It is a challenge serving a fraction of the parish. Given the direction to have only 30% occupancy at St. Nicholas at any one service, it can be disheartening for me, and I worry that it also can be disheartening to some. The church seems almost empty on Sunday morning (considering what the attendance was pre-Covid) there is the temptation to think our joyful resurrectional prayer life together as a family in Christ could be forgotten in this pandemic.
But last weekend I had a chance to see beyond our current circumstances and gain some perspective. I served on Saturday in Winkler at the Mission, where there were 25 people, the early Liturgy at St. Nicholas with Fr. Stephen had about 28 people (2 less than full capacity) and I had about 27 people at the second Liturgy (3 less than capacity). Between all three services we had about 80 people! These are numbers we would not have seen before the pandemic!
Although we seem disjointed and small, and this pandemic has forced us to do things we never ever conceived, we in reality are still the same strong community built on the foundation of faith that is Jesus Christ. It is hard to see that when one only gets a glimpse of sparsely attended service, with only one canter (as I was experiencing), but when we see each fraction as part of the whole (as I did last weekend), we see a “family” that has not grown despondent, but in fact has grown with love and joy. This has everything to do with the faith and love each of you has offered, for which I am eternally thankful for.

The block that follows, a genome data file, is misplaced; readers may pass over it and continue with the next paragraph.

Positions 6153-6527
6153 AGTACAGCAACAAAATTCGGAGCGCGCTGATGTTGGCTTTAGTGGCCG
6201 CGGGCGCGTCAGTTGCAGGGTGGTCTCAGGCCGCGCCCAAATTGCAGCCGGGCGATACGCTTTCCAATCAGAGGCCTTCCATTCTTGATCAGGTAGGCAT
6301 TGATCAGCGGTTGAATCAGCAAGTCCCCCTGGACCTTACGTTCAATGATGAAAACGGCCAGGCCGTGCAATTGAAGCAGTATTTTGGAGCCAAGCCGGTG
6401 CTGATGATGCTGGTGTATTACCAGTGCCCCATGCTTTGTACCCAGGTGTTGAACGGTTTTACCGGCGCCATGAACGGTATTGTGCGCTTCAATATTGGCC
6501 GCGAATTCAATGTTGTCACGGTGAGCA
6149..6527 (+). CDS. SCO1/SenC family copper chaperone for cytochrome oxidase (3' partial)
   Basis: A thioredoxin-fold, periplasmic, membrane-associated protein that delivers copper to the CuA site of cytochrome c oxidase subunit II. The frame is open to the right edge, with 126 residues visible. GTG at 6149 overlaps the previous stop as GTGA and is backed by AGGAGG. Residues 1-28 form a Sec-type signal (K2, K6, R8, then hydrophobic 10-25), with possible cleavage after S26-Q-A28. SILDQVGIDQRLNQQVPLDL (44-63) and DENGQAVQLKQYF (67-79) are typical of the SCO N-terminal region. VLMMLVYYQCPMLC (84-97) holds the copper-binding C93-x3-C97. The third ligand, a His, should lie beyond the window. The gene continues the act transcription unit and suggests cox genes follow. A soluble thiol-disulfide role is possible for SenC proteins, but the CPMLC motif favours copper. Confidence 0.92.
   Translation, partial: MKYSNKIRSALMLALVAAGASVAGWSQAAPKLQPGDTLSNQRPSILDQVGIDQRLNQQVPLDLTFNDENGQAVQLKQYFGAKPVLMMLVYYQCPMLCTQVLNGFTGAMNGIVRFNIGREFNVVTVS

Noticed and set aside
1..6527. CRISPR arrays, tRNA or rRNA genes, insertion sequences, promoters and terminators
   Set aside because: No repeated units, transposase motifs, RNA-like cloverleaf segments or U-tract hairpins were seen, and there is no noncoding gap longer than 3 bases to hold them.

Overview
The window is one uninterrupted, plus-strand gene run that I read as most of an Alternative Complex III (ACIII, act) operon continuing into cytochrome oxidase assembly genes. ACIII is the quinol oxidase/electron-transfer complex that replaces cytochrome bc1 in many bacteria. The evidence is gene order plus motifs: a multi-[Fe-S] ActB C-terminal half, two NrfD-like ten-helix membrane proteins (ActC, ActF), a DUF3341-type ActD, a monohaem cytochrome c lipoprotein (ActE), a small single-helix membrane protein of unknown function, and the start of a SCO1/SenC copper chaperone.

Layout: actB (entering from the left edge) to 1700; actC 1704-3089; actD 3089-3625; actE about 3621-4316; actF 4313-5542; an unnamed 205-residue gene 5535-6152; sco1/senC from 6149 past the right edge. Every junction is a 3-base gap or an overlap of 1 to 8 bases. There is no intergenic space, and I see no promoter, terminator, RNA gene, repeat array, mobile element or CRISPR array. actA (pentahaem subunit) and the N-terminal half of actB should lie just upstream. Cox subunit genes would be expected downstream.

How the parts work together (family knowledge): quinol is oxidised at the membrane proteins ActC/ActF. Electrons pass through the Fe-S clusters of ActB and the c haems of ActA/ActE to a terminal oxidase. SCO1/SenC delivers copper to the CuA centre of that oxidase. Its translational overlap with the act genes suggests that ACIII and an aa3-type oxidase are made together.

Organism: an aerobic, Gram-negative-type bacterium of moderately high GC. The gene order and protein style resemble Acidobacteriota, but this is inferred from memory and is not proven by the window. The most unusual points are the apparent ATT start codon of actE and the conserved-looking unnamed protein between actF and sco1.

Faith, in Jesus Christ, He who is the Way, the Life and the Truth, and we are truly the Church, His body, united in His divine love, greater than this pandemic, greater than even death.
Love, for it is here at St. Nicholas, that He who is love (1Jn. 4:7) shares His love for humanity. Not in some abstract or simply spiritual way, but sacramentally in our reception of the Eucharist, His Body and Blood. This same offering of the faithful at St. Nicholas unites our disjointed little groups, with each other, and our little(ish) parish with the whole of the Orthodox world, whether it be in Kyiv, Ottawa, Washington, or Nairobi, and profoundly with the Kingdom of God that we proclaim at the beginning of every Liturgy! This is perspective! May the Lord bless your time and efforts with peace , mercy and joy!